Signposting employees to further advice and resources is part of the role. There may be resources both internally and externally such as managers, HR, Unions, GP, support groups, evidence based information and 1:1 consultations with menopause experts such as myTamarin.
Menopause champions should also provide ongoing support by continuing to provide regular support meetings and advocacy support between colleagues and managers/HR etc.
As companies adopt their policies/guidance etc to include menopause, the menopause champion is well placed to influence these using knowledge learned from training and talking with colleagues and through the support groups.
Ideas for reasonable adjustments, dress code, flexible working and time off for appointments are just a few things that could be incorporated into policies. Ideas should always be communicated in a confidential manner, without giving examples or naming colleagues.
It's important for managers to be aware of, and potentially recognise, struggling colleagues. Raising awareness of the menopause by posters, emails, awareness sessions can be done by the champion.
Using certain days such as mental health awareness days to focus on the menopause etc is a good way to get everyone involved.
What qualities should a menopause champion have?
A menopause champion is someone who is well liked and trusted within the organisation. Someone who has perhaps experienced or is experiencing menopause themself. Having empathy, the ability to try and understand how a person feels is very important. And to be sympathetic.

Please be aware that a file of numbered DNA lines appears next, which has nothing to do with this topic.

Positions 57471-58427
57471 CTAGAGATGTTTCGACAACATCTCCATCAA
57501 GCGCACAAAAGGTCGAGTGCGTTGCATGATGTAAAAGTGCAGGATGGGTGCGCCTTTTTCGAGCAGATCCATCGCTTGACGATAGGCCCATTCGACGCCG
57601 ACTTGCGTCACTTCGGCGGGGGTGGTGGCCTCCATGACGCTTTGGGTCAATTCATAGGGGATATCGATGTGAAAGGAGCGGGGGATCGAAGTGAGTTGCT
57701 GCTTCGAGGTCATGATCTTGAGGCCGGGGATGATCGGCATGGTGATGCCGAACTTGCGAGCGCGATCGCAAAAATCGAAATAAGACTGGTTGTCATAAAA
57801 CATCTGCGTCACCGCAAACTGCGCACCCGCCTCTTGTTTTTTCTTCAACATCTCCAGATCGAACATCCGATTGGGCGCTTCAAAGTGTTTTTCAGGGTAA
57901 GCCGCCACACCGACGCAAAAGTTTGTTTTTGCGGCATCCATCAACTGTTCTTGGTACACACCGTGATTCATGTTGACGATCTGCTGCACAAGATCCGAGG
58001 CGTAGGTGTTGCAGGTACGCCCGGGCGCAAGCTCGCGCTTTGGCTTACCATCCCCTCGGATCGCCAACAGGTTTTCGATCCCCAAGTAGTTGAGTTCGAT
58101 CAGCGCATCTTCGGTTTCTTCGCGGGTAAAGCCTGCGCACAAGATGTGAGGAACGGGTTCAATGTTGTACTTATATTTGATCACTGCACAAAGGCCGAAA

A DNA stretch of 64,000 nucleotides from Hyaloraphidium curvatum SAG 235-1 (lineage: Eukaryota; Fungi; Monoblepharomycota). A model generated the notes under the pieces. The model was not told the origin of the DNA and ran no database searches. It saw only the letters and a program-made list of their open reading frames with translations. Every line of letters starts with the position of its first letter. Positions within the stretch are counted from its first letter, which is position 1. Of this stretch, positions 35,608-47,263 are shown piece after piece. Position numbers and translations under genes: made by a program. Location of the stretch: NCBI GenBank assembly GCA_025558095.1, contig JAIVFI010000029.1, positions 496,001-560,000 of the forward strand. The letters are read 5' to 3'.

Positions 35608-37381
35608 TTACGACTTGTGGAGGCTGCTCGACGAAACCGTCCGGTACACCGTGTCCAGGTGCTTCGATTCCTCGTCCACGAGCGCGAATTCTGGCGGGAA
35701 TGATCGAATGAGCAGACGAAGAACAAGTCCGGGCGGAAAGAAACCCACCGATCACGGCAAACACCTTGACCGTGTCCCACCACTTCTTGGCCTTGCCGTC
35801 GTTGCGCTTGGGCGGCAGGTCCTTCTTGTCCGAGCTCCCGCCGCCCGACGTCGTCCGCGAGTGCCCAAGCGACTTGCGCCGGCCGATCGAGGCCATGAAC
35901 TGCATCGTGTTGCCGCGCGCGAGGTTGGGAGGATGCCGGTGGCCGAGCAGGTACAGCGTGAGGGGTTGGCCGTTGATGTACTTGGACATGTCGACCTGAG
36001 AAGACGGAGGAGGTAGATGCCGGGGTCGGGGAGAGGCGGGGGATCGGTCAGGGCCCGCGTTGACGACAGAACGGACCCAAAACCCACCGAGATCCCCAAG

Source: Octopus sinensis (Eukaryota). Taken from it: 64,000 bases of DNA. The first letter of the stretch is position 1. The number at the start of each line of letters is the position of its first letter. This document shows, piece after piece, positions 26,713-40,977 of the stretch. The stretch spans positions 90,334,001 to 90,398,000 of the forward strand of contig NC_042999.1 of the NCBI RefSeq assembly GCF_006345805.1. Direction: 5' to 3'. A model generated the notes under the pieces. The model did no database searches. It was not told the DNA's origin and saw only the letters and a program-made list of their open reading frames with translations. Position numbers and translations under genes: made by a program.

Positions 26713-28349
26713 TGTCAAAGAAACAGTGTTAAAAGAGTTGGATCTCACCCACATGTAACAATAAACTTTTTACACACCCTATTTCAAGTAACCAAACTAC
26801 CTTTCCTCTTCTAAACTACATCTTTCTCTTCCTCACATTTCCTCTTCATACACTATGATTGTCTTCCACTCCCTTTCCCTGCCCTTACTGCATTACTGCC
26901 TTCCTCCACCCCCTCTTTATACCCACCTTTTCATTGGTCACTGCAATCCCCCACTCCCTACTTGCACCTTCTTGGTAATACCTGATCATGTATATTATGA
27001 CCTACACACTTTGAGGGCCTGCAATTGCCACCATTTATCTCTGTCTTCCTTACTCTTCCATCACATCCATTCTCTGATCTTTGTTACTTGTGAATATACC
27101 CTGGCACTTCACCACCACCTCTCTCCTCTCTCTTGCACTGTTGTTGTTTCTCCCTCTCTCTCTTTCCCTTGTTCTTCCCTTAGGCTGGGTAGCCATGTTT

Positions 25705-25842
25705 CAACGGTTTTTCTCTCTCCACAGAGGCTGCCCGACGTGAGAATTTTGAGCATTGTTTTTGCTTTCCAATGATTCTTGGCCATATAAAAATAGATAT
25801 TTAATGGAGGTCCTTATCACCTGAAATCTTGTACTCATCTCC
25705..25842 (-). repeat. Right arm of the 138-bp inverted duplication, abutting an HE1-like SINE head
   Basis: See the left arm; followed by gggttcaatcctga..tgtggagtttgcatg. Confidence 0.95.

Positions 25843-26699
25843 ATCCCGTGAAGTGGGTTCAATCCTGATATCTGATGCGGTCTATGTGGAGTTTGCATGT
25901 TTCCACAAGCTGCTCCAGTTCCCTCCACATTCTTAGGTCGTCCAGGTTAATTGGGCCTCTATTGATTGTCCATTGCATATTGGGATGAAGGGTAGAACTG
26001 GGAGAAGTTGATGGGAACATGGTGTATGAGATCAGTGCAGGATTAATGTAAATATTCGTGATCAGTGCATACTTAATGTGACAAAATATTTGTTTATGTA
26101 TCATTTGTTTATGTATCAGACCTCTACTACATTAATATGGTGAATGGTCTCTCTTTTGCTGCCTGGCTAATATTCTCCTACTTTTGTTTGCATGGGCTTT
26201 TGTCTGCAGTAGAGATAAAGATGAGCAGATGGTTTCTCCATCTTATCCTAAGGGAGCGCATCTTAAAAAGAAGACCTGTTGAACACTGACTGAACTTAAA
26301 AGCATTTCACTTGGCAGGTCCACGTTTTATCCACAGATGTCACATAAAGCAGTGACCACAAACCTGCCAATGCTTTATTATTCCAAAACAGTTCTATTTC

Someone who is energetic, who will continue to be involved and take things forward and doesn’t give up easily. This will be an ongoing role and will develop and evolve over time.
The role isn’t limited to women, there may be someone who is well-liked and respected who is open and has other qualities, such as a passion for helping others and favours an inclusive and positive environment where everyone feels respected and everyone matters.
The person should be able to champion initiatives such as informal meet ups and support groups, and act as liaison between employees and managers. This will require confidence but can also help build confidence in someone.
Will an organisation benefit from having a menopause champion?
It is a good idea to measure outcomes from having a Menopause Champion by auditing qualitative and quantitative data before the role is fully established, then at around 3-6 months afterward and then on an annual basis.
Ideas for Quantitative data, this information could be sought from HR.
- What percent of women work in your company?
- What percent are women aged 45-55?
- What percentage of this group were absent in the last year?
- How many were absent due to menopause symptoms?
- What percentage of this group left their roles in the last year?
Ideas for Qualitative data, Survey your staff.
- How many feel comfortable talking to their line managers about menopause?
- Do they feel supported in the workplace?
- What support, adjustments, resources would be valuable?
The role of menopause champion is a rewarding one, providing opportunities for personal development including leadership, project management and coaching skills. Upskilling mental health first aiders to include menopause within their knowledge base can be helpful, particularly since many of the symptoms related to menopause are psychological and emotional.